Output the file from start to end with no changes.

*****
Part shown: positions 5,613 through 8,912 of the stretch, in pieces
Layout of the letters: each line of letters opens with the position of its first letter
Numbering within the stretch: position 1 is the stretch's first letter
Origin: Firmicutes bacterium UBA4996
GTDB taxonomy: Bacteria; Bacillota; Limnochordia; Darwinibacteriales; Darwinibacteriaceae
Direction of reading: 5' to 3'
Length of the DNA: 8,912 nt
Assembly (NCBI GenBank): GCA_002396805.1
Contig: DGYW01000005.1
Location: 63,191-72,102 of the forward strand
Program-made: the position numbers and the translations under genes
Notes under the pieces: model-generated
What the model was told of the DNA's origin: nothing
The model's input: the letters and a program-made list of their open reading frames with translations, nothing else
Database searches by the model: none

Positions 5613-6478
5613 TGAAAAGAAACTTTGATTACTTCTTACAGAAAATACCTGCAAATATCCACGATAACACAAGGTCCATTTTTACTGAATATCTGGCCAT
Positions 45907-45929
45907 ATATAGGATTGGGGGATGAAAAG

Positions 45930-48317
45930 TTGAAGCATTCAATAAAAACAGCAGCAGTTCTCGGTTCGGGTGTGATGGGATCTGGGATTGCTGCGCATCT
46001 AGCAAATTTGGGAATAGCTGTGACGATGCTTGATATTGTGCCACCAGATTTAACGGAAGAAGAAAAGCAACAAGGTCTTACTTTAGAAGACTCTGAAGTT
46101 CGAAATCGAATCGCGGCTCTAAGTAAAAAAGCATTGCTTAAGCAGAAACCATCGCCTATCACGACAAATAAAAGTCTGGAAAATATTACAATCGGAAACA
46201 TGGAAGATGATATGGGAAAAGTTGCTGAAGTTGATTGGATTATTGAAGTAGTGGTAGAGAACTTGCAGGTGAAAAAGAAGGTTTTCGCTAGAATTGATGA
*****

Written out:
Part shown: positions 5,613 through 8,912 of the stretch, in pieces
Layout of the letters: each line of letters opens with the position of its first letter
Numbering within the stretch: position 1 is the stretch's first letter
Origin: Firmicutes bacterium UBA4996
GTDB taxonomy: Bacteria; Bacillota; Limnochordia; Darwinibacteriales; Darwinibacteriaceae
Direction of reading: 5' to 3'
Length of the DNA: 8,912 nt
Assembly (NCBI GenBank): GCA_002396805.1
Contig: DGYW01000005.1
Location: 63,191-72,102 of the forward strand
Program-made: the position numbers and the translations under genes
Notes under the pieces: model-generated
What the model was told of the DNA's origin: nothing
The model's input: the letters and a program-made list of their open reading frames with translations, nothing else
Database searches by the model: none

Positions 5613-6478
5613 TGAAAAGAAACTTTGATTACTTCTTACAGAAAATACCTGCAAATATCCACGATAACACAAGGTCCATTTTTACTGAATATCTGGCCAT
Positions 45907-45929
45907 ATATAGGATTGGGGGATGAAAAG

Positions 45930-48317
45930 TTGAAGCATTCAATAAAAACAGCAGCAGTTCTCGGTTCGGGTGTGATGGGATCTGGGATTGCTGCGCATCT
46001 AGCAAATTTGGGAATAGCTGTGACGATGCTTGATATTGTGCCACCAGATTTAACGGAAGAAGAAAAGCAACAAGGTCTTACTTTAGAAGACTCTGAAGTT
46101 CGAAATCGAATCGCGGCTCTAAGTAAAAAAGCATTGCTTAAGCAGAAACCATCGCCTATCACGACAAATAAAAGTCTGGAAAATATTACAATCGGAAACA
46201 TGGAAGATGATATGGGAAAAGTTGCTGAAGTTGATTGGATTATTGAAGTAGTGGTAGAGAACTTGCAGGTGAAAAAGAAGGTTTTCGCTAGAATTGATGA